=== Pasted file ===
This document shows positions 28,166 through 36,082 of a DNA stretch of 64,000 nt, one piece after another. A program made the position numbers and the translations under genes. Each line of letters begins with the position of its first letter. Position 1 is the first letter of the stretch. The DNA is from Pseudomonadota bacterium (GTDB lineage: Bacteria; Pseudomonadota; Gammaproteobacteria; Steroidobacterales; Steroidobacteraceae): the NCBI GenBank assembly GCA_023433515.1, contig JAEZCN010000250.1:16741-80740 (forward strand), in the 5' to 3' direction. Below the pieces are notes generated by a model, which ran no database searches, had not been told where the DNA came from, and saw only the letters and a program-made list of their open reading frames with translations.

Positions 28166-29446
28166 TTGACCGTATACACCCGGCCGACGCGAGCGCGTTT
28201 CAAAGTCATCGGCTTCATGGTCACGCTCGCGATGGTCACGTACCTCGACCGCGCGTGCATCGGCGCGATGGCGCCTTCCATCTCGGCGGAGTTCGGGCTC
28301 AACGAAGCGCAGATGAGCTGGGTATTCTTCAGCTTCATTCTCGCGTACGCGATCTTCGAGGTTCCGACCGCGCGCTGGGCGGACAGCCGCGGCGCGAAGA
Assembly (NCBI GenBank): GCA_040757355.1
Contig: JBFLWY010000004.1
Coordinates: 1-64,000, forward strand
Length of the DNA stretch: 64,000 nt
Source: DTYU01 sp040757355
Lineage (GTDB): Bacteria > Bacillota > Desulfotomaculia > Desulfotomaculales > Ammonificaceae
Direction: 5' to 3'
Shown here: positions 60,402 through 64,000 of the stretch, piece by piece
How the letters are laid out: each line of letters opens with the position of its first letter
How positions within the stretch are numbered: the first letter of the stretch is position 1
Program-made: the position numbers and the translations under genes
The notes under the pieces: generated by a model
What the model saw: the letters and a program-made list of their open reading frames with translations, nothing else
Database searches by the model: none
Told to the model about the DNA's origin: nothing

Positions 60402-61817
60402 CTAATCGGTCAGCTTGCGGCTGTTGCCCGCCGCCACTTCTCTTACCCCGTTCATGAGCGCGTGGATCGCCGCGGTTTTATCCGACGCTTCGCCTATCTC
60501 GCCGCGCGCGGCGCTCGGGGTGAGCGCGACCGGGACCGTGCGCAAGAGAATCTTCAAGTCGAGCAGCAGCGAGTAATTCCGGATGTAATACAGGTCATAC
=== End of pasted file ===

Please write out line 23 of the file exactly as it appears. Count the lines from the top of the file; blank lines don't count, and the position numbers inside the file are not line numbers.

60501 GCCGCGCGCGGCGCTCGGGGTGAGCGCGACCGGGACCGTGCGCAAGAGAATCTTCAAGTCGAGCAGCAGCGAGTAATTCCGGATGTAATACAGGTCATAC